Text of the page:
Tag Archives: alexander

To quote or not to quote – that is the question

Posted on: November 7, 2019 by Alexander Herman

As those who have followed our courses (especially our IP Diploma) will know, a big fanfare is often made about the possibilities of the ‘quotation’ exception introduced into UK copyright law five years ago. For institutions that are often users of copyright-protected material, like museums, galleries, archives and libraries, the new exception came with a […]

Unprecedented decision of German Nazi-looted art panel

Posted on: October 8, 2019 by Alexander Herman

The recent case before the German Advisory Commission involving the painting Uhlans on the March by Hans von Marées was a first of its kind on a number of counts. The Commission is the body that hears claims for the restitution of Nazi-looted artworks. The claim had been brought in 2017 by the beneficiaries of […]

Art, AI and copyright

Posted on: November 9, 2018 by Alexander Herman

A big splash was made when a lot sold at Christie’s New York last month for $432,500. That sort of amount is usually small change for the major international auction house, but not when it comes to a particular sort of artwork: one made by artificial intelligence (or AI). In fact, this was reported to […]

Culture as a unifier: the Ethiopian manuscripts

Posted on: February 9, 2018 by Alexander Herman

The story begins 150 years ago. In 1868, deep in the deserts of east Africa, a British expedition led by General Robert Napier, was attacking the capital of the Abyssinian Empire, Maqdala, ruled over by King Tewodros. The British were looking to teach Tewodros a lesson for having imprisoned a number of British envoys and […]

Banksy’s Dismaland and the Power of Parody

Posted on: August 28, 2015 by Alexander Herman

Last week, the Banksy-organised theme park known as Dismaland opened in the English seaside town of Weston-super-mare, billed specifically as a place ‘unsuitable for children’. The park has already been reported and commented on thoroughly in the media, notably by The Guardian and in Boodle Hatfield’s blog, for its twist on traditional notions of amusement parks and family-friendly enjoyment. Here […]

No more personal copying… of artworks?

Posted on: July 21, 2015 by Alexander Herman

There was an interesting development last week in the area of copyright exceptions in the UK. A judge of the High Court quashed (i.e. nullified or rendered inoperable) the exception introduced by the Government last October through the Personal Copies for Private Use Regulations 2014. This is quite something. The courts, through judicial review, are overturning a governmental mechanism which had allowed […]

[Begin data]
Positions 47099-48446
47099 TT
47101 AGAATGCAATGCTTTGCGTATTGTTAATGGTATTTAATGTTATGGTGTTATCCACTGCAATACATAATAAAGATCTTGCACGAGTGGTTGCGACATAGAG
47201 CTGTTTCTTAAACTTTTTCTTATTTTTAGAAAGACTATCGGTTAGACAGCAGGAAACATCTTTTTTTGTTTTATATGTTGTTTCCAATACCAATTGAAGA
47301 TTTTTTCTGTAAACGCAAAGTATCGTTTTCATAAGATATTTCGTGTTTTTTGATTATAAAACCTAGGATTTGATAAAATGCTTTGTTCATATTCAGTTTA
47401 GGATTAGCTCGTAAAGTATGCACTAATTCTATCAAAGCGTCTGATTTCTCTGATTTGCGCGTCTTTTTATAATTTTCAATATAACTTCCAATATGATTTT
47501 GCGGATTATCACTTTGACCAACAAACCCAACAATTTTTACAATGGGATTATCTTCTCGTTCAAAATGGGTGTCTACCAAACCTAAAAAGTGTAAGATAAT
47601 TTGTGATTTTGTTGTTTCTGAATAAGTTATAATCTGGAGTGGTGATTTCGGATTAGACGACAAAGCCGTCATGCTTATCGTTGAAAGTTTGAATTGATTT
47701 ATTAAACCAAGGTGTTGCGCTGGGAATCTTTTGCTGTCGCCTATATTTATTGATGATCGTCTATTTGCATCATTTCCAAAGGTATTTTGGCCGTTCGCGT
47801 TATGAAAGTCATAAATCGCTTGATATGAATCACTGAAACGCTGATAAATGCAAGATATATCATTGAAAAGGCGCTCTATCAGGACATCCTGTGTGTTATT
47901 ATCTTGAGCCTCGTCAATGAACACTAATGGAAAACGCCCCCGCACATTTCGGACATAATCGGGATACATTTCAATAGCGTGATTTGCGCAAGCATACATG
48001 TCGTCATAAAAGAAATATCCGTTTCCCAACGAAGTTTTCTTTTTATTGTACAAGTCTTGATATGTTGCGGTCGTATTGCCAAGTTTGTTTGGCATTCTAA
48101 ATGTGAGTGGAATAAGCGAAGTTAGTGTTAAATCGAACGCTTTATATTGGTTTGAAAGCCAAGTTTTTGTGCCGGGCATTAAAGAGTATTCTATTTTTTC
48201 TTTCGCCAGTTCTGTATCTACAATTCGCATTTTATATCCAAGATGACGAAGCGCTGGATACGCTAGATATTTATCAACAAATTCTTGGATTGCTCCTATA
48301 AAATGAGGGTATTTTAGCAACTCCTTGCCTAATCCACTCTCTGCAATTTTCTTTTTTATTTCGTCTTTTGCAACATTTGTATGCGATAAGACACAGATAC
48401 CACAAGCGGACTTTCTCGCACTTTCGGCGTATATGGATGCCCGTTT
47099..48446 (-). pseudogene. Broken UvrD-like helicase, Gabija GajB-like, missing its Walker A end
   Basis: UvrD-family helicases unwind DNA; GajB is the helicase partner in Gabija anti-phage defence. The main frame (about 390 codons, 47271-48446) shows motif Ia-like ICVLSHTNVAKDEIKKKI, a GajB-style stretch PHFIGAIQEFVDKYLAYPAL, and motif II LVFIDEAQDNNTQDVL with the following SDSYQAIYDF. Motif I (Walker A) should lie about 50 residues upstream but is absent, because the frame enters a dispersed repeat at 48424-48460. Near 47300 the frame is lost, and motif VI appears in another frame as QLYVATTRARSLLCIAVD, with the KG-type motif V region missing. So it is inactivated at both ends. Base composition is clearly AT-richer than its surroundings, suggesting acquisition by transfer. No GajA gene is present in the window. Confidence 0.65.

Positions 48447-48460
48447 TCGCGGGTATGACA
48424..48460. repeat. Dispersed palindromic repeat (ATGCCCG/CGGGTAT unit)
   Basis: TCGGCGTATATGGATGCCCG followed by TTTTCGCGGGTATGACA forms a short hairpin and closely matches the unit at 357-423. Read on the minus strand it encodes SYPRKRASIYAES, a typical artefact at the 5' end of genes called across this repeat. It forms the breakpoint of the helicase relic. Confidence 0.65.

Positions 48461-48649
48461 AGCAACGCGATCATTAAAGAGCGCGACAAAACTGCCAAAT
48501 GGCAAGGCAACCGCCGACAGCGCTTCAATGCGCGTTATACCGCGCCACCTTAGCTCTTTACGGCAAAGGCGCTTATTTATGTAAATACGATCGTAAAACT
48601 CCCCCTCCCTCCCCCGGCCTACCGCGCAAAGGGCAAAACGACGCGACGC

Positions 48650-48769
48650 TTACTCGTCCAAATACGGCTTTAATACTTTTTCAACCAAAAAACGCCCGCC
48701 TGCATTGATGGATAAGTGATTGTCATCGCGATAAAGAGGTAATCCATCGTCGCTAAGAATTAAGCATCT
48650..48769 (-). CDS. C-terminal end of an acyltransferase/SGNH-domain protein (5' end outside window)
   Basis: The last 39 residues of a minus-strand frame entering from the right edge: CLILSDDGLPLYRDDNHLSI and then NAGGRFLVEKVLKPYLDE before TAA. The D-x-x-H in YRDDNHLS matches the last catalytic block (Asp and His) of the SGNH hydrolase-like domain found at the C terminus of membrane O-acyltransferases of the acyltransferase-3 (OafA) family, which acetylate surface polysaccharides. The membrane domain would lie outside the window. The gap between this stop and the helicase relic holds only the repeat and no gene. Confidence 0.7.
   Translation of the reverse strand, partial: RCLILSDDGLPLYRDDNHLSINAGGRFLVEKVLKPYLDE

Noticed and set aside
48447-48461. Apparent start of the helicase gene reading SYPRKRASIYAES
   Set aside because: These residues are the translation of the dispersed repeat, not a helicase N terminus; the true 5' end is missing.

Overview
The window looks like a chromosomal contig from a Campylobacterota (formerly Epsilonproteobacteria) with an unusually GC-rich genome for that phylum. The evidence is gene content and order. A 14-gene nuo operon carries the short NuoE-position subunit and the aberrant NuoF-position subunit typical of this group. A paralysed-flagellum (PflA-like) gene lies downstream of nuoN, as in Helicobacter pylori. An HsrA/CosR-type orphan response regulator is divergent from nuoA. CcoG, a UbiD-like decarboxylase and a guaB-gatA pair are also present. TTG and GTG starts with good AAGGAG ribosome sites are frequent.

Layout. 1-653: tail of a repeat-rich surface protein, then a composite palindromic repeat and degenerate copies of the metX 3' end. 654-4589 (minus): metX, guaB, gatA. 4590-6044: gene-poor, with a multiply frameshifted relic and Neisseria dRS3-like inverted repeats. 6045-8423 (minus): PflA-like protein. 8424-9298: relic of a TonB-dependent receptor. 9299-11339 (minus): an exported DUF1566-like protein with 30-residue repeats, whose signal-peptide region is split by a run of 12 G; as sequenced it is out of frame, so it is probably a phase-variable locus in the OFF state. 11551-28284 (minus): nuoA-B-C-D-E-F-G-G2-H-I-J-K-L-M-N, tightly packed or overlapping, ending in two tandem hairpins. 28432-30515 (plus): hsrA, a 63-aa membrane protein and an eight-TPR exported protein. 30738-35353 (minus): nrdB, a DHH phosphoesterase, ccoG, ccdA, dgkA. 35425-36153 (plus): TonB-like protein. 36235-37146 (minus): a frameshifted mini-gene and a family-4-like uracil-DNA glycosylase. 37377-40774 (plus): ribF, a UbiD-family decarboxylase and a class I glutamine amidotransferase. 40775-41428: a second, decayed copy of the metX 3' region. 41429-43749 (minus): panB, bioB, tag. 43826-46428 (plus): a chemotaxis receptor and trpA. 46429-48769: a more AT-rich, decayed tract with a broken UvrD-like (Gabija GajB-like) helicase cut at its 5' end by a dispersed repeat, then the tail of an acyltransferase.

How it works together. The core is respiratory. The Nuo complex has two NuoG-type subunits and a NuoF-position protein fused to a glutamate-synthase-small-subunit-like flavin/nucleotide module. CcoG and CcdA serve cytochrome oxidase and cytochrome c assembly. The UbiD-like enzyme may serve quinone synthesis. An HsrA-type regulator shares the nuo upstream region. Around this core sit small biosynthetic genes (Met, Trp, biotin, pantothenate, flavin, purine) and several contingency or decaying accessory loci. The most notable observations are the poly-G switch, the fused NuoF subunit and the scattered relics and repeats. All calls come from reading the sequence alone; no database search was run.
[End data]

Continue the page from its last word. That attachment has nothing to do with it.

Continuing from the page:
New development in Cassirer litigation in California

Posted on: July 17, 2015 by Alexander Herman

The dispute before the California courts between the Thyssen-Bornemisza Foundation and the descendants of Lily Cassirer Neubauer has now entered its second decade. Neubauer was forced to sell a painting by Pissarro before fleeing Germany in 1939 and her heirs now claim that it should be returned to them from the Spanish Foundation, the painting’s current possessor. The action brought […]

Banksy, Niobe and the ‘duped’ man from Gaza

Posted on: April 8, 2015 by Alexander Herman

Newspapers around the globe last week reported on the story of a Palestinian man from Gaza, Rabie Dardouna, who had unwittingly sold a door with a Banksy mural on it. Banksy had reportedly taken a tour of Gaza following the 2014 Israel-Gaza War and put up a number of characteristic works on bombed-out buildings. This […]

The right of pre-emption and ‘The Wisdom of the Earth’

Posted on: February 25, 2015 by Alexander Herman

It is an iconic work by the great Romanian sculptor Constantin Brâncuși (pronounced, in true Romanian form, as ‘Brancoush’). It is a sculpture of a naked woman with her arms folded, her knees pulled close. It is entitled The Wisdom of the Earth. And now it is at the centre of yet another legal ‘dispute’ involving the Romanian state and […]

New out-loans of antiquities from Greece

Posted on: December 16, 2014 by Alexander Herman

Much has been made in the last while about the loan of the Ilissus statue from the British Museum to the Hermitage in Putin’s St Petersburg. But relatively little coverage has been given to a number of loans from 21 Greek museums for a series of shows across North America over the next year. The exhibition The Greeks […]